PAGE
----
Supervising animator Marek Kochout explains the challenges of that sequence. "Just the sheer number of characters in the shot was quite challenging," he says. "Plus, you have to track them all and put them in groups so you can control the pitch and the roll and how each individual character moves. We had to make sure the wings didn't crash through the bees' backs because everything in the 3-D world has no physical limitation -- if you move something it can pass through another object. So if you made the wings too big, they'd crash through the body. There was a lot of double-checking to make sure the bees didn’t pass through each other."
And the difficulties increase when animated characters touch or pick up an object. That, says Kochout, is "because they don’t occupy any physical space, so they can pass through each other. You do it in layers and constantly go back and check."
Echoing director Simon J. Smith, Kochout analyzes the issue of scale that tested the artists and animators. "You've got shots that look over the shoulder of this tiny little bee at a human character, so any movement he makes is magnified, he says. "There was quite a perspective challenge to it. If things in the foreground were small, you couldn't be broad with their movement. You had to make sure to position the character in the correct space so it was visually appealing as opposed to relying on physics and where they would actually be in that space."
Getting the faces right was another hurdle for the animators. "Facial animation is always slow because there's so much information in faces," Kochout says. The animators used stripped-down versions of the animated characters to quickly block out their ideas, using the full-featured characters later in the process.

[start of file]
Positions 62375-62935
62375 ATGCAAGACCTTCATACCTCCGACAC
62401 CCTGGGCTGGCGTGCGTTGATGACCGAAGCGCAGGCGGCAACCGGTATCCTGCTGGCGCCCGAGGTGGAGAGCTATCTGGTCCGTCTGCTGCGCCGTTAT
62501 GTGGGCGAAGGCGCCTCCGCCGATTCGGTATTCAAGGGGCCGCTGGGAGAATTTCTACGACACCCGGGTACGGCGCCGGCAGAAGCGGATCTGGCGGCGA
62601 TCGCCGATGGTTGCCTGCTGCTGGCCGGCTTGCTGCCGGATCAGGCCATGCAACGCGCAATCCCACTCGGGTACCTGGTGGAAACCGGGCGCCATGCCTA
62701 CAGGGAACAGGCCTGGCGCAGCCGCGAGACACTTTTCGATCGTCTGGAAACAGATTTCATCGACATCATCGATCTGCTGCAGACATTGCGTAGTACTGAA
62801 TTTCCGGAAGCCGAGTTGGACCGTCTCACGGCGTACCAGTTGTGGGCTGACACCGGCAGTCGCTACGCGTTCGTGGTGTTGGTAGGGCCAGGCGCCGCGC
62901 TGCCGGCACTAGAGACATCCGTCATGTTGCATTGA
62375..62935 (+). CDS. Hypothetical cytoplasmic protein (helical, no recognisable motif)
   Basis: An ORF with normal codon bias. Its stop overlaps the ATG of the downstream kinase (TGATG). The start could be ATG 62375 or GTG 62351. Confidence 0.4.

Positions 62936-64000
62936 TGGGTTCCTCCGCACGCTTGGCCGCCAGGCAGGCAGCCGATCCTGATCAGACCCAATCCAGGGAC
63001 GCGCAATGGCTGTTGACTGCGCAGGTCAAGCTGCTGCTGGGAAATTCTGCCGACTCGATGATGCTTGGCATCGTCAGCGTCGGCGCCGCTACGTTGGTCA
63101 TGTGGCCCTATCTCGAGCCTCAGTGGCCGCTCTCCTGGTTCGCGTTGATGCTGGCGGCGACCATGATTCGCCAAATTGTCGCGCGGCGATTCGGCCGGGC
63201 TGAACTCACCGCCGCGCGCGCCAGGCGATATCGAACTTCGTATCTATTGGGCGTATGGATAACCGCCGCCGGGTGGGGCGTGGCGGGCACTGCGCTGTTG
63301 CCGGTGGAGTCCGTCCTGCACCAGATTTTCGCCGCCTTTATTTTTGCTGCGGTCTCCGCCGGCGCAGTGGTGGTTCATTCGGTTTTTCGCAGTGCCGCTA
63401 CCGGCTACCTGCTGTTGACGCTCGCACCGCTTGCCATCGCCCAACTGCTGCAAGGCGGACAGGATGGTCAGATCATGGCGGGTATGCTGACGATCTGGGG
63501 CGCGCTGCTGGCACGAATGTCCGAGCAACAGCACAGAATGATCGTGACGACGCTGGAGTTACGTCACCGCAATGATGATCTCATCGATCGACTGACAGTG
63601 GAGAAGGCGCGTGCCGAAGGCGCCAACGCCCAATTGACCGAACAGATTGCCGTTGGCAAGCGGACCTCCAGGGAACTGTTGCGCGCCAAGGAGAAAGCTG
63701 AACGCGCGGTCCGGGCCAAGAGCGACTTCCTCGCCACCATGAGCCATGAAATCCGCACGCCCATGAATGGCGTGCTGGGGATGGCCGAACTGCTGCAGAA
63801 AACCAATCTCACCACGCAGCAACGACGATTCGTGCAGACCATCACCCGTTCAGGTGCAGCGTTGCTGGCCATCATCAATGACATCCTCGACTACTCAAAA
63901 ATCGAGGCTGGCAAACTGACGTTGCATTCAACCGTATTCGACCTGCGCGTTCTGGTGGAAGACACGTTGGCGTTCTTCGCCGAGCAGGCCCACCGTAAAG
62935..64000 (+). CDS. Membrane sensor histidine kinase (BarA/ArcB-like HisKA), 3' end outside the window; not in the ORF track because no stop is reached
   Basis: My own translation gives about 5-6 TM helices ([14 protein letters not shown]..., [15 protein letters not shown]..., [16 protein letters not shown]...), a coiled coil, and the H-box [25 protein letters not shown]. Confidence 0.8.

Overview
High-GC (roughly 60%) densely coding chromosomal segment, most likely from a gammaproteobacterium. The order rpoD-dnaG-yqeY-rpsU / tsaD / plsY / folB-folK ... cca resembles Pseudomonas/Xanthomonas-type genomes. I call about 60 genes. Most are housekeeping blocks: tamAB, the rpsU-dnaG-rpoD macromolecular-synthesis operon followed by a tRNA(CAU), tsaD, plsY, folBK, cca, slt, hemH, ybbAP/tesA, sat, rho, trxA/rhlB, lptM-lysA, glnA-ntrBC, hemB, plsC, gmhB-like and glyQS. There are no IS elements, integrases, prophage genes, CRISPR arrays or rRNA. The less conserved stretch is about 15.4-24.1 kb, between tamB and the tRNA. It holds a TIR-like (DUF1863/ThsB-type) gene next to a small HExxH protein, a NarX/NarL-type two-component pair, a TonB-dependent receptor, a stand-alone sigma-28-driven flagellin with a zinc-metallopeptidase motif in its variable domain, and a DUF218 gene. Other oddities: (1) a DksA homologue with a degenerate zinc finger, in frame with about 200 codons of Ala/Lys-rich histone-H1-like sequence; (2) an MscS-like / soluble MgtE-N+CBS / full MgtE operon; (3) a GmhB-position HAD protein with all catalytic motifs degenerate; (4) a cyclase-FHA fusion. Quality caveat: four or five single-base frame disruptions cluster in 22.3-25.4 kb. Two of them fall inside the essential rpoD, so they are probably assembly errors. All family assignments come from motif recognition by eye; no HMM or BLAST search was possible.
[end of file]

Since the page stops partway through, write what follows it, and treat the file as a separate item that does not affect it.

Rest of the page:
Designs for Barry and the other characters were basically set by the time Kochout came aboard in February 2006, but Barry needed a personality. "A lot of that came from Jerry himself," Kochout says. "He uses his hands a lot, so that went into Barry. He had great ideas and was great about giving notes on what the characters were thinking, and that made it easy for us. He really thought stuff through as far as how the joke was set up. But every now and again it was a little painful -- you'd be nearly finished with the animation and he'd say, 'That's not really funny, I have a better idea.' That happened a few times, but it was always for the better."
Kochout and his team did observe bees for research, but they were instructed to take considerable liberties in translating their movements to the screen. "Bees have a hovering, jittery feel to them," he explains. Seinfeld and the directors "didn’t really want the bees to be too insect-like. They wanted the movements to be smooth and the flying to be more airplane-like, so they would bank and roll. There were quite a few differences between our bees and the real world."